Modeling effort shows Active Transportation Management systems can reduce average morning travel time by 21 percent on the I-270 corridor.

The simulation, developed by the Maryland Transportation Institute, found significant benefits from implementing various common ATM strategies.


Summary Information

The Maryland Department of Transportation State Highway Administration (MDOT SHA) is in the process of developing modeling and simulation tools to analyze traffic patterns, demand, and behavior along key corridors in Maryland with the aim of implementing Active Transportation Management (ATM) strategies.

The Maryland Transportation Institute (MTI) research team developed an integrated travel behavior and dynamic traffic assignment modeling tool, and adapted it for real-time dynamic analysis of ATM strategies. The model was calibrated and validated using data from 2015, including hourly traffic counts and individual vehicle trajectories. The model was then applied to evaluate several proposed ATM strategies on the I-270 corridor in Maryland, including Variable Speed Limits (VSL), dynamic ramp metering, and assorted roadway improvements.

A series of performance measures were developed and employed to assess the effectiveness of each ATM strategy and evaluate the combined effect. Travel behavioral responses were also modeled and measured, including departure response times and driving behavior.

    • A scenario that featured only the use of VSL found a delay reduction of 7.6 percent in the morning and 2 percent in the evening when compared with the base case, with both effects being statistically significant. This reduction is equivalent to saving between 5,000 and 10,000 hours of vehicle travel time daily. The reduction in average travel time was not found to be statistically significant.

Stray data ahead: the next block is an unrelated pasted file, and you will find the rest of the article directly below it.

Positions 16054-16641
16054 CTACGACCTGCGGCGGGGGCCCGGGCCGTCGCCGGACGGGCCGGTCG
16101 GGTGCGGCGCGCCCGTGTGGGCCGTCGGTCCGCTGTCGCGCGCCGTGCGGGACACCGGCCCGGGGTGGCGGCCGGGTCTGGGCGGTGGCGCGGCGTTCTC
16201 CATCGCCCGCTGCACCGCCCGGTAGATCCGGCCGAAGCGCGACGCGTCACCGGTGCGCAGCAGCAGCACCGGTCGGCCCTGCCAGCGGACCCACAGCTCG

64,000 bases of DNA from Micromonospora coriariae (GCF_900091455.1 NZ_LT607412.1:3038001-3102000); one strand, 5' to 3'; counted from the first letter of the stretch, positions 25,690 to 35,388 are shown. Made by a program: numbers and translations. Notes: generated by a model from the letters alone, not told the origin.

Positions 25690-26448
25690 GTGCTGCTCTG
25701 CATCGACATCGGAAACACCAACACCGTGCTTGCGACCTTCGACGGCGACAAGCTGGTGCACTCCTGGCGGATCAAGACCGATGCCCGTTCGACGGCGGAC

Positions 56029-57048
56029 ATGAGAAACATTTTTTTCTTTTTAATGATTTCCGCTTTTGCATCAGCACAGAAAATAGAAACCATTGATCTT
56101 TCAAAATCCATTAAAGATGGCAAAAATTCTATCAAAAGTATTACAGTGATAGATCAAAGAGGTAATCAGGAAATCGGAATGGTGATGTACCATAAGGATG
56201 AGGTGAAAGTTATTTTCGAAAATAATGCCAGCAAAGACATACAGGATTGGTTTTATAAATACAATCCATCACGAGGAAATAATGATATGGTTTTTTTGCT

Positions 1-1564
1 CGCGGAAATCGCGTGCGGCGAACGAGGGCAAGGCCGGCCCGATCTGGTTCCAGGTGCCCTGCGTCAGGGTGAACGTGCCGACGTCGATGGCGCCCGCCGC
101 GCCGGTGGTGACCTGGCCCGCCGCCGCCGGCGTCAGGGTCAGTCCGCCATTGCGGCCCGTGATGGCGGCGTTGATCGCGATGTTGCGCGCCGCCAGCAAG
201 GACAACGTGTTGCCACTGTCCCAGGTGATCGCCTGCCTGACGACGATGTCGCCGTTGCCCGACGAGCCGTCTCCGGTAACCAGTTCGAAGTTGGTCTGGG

• A scenario that featured only the use of ramp metering found a delay reduction of 16 percent in the morning and 2 percent in the evening, again with both effects being statistically significant.
    • The scenario that examined the implementation of VSL, ramp metering, and the assorted roadway improvements—referred to as the "ATM scenario"—found a reduction in the morning average corridor travel time by 21 percent, reducing delay by 33 percent. The evening average corridor travel time was reduced by 14 percent, with a delay reduction of 15 percent.
    • Significant departure time behavioral changes were found in response to ATM and the subsequent changes in traffic conditions. Travelers were more willing to switch back to peak-hour departure times, owing to the delay-reduction of ATM strategies; this ultimately resulted in a slightly increased peak travel time compared to a model in which travelers' start times were fixed.

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Analyzing Travelers' Response to Different Active Traffic Management Technologies

Author: Xiong, C., et al.

Published By: Maryland Transportation Institute (MTI)

Source Date: 08/01/2018

Other Reference Number: SHA/UM/4-40



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Benefit ID: 2019-01363